we descend on a wheel of birth and death,
bearing bags full of gifts,
gifts of alcohol and oxygen,

[2] This is a reference to an event in the Ramayana epic.

[3] Barbarik is mentioned in Hindu scriptures such as the Skanda Purana. He lived his whole life under a curse, inherited from a previous life, that he would be killed by Vishnu. He was therefore compelled to worship various deities to preserve his life (Vettam Mani 1975, 107).

[4] Different versions of the story of King Yayati are told in the Padma Purana and the Vishnu Purana. Both, however, agree that his amorous disposition and infidelity to his first wife brought upon him the curse of eternal old age and infirmity from his father-in-law. Dowson [1879] 1968, 376.

[5] In the Mahabharata wars, Bhishma took the side of the Kauravas on the condition that he should not be called upon to fight against the warrior Arjun. Goaded on by another warrior, however, Bhishma attacked Arjun and was pierced by innumerable arrows. When he fell, mortally wounded, from his chariot, the arrows that filled his body held him above the ground. Dowson [1879] 1968, 52-53.


blood and cancer,
tumors and polio.

My grandson will be born
with sleeping pills in his eyes,
his potency already dead,
needing no vasectomy.

Perhaps he will be born as a war,
embracing every cripple,
perhaps he will be born as a void,
to replace the meaningless babble
of revolt, lack of faith, and being.

Perhaps he will even refuse to be born
from a natural mother's womb;
Time, you are always the winner:
revealed like a crazy Bhairava,[6] keep burning like the sun,
keep flowing like a river,
keep rustling like the bamboo leaves.

Upon your victory,
I will let loose the calves from the tethering post,
fling open the doors of grain stores and barns,
hand over my jewels to my daughter-in-law,
and lay out green dung, neatly,
around the tulsi shrine.[7]

So snatch me up like an eagle
swooping down on a chicken,
wash me away like a flood destroying the fields,
and, like my daughter carelessly sweeping out dirt,
sweep me from the threshold with a single stroke,
sweep me from the threshold with a single stroke.
(no date; from Giri 1974)

I am a Torn Poster (Ma Euta, Chyatieko Poshtar)

Man, do not vary the meanings you give
to pieces of splintered sentences,
I have forgotten my story.

Beside the fireplace in the dead of winter,
an old man tells the children a tale:

[6] The Bhairava is a fearsome emanation of the god Shiva who figures prominently in the religious iconography of the Kathmandu Valley.

[7] The tulsi , or sacred basil tree, is often grown in special shrines in front of Hindu homes or in domestic courtyards.


Parohang and Lempuhang descend,[8] and from the old man's eyes it seems
he is the Shiva of some era, who has lost
the goddess Sati in Daksha's sacrifice.[9]

He tells the story of Lal and Hira;[10] he chases Lal away on the white horse
of centuries ago, whose hooves still issue
their orders to the ears of Time.
How helpless, those men, we men,
that old man telling stories.

Has he contrived to cut loose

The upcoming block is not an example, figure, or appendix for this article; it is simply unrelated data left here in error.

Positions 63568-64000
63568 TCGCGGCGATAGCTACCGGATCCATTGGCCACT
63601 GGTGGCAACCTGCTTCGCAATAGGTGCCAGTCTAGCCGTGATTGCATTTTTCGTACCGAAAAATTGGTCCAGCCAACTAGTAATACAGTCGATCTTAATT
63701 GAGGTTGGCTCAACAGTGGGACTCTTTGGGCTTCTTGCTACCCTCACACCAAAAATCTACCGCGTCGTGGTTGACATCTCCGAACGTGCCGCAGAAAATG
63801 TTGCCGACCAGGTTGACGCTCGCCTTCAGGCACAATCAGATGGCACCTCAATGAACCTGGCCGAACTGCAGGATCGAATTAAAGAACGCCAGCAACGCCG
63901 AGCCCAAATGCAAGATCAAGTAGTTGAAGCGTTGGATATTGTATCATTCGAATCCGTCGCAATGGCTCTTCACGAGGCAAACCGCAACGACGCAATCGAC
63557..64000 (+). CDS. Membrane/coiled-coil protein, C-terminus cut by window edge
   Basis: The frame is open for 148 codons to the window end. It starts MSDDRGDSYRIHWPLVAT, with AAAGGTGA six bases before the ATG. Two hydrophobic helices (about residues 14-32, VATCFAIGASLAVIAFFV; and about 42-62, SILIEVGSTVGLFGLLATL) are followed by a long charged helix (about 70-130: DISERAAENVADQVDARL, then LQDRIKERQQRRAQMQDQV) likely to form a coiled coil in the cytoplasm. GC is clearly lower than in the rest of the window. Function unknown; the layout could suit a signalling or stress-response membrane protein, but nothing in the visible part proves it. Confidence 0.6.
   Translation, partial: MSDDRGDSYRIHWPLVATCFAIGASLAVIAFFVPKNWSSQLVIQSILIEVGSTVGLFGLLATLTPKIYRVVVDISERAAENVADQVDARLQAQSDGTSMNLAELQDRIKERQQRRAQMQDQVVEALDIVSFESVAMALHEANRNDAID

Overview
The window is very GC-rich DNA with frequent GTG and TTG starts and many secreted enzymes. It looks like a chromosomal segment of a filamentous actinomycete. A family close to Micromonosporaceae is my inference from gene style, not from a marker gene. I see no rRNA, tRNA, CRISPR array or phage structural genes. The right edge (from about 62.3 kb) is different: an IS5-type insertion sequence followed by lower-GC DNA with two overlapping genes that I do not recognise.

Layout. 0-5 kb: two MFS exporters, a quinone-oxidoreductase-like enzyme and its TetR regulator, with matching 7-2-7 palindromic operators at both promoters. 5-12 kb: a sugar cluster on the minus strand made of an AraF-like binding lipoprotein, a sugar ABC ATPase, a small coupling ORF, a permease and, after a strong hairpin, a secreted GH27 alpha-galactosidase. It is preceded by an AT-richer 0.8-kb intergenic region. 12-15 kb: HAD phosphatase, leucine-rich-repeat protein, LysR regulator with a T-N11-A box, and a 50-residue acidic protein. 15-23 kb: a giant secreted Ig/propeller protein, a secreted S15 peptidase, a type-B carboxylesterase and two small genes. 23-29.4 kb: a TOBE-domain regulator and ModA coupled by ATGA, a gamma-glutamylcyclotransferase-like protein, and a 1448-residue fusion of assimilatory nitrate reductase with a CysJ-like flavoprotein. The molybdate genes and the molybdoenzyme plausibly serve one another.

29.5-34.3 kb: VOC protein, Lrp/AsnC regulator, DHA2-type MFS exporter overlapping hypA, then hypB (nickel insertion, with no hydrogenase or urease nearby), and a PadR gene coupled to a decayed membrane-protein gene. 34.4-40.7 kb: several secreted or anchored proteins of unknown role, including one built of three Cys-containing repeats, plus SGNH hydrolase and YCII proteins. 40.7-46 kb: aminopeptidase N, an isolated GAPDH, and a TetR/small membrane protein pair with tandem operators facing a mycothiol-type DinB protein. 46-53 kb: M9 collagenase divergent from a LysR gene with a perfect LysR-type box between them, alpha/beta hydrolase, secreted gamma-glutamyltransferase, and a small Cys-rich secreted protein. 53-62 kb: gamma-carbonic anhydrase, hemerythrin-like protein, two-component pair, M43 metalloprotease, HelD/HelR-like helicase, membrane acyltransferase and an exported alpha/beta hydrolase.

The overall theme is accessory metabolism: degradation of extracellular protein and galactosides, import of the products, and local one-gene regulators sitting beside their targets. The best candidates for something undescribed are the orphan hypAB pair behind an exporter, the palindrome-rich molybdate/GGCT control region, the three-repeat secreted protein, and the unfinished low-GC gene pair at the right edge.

from the pulling of Time, the commands of Time?
Has he managed to break
Time's heedlessness and deceits?
How did Moses cut through the ocean?
How could he part the seas?
Yes, here I discuss matters of faith,
of belief and the lack of belief.

My truths, my faith, they are sold off,
auctioned at the Harishchandra Ghat,[11] even my beliefs walk fearfully now,
like a scavenging dog in the midden.

I am cursed
by this womb, these flowers,
like a broken pot, thrown away, useless,
like a grape with no juice,
dried up, inedible.

After centuries I stand, a folktale,
upon a bank of Time,
my Time is ragged and thin,
it feels its scars and its wounds.
Our feet leave only prints,
soon erased from the desert's breast,
the cold mountain breeze, like drunkenness,
adds more pain as it leaves next day,

[8] Lempuhang and Parohang are legendary kings from the folklore of the Limbu people of eastern Nepal.

[9] Daksha once incurred Shiva's wrath by failing to invite him to partake of an offering he had made to the gods. Sati was the daughter of Daksha and the wife of Shiva. Unable to endure the quarrel between these two, or to take sides, she took her own life by entering the sacrificial fire. Dowson ([1879] 1968, 76-78, 287).

[10] This is a popular Nepali folktale that relates the love of Lal for the princess Hira. A white horse is traditionally regarded as an especially auspicious animal.

[11] Harishchandra Ghat, is the platform beside the Bagmati River at Pashupatinath temple where the Hindu dead of Kathmandu are cremated.


lightening by a miscarriage
of belief and dreams, security, rights.

We walk boldly upon corpses,
the earth itself stands over a grave,
we build our homes, we eat our feasts,
we live our lives upon a grave,
we summon our corpses from the grave.

Now betrothals are all decided
by Shiva's bow at King Janak's court,[12] nowadays even Lord Rama's sons
flow past in the muddy Tukucha;[13] Man's faith needs somewhere firm to stand,
a resting place to lay down its load,
some attachment if it is to love—
if it is to love its death.

A life of more than one hundred years!
Life is an invalid, the very thought is madness;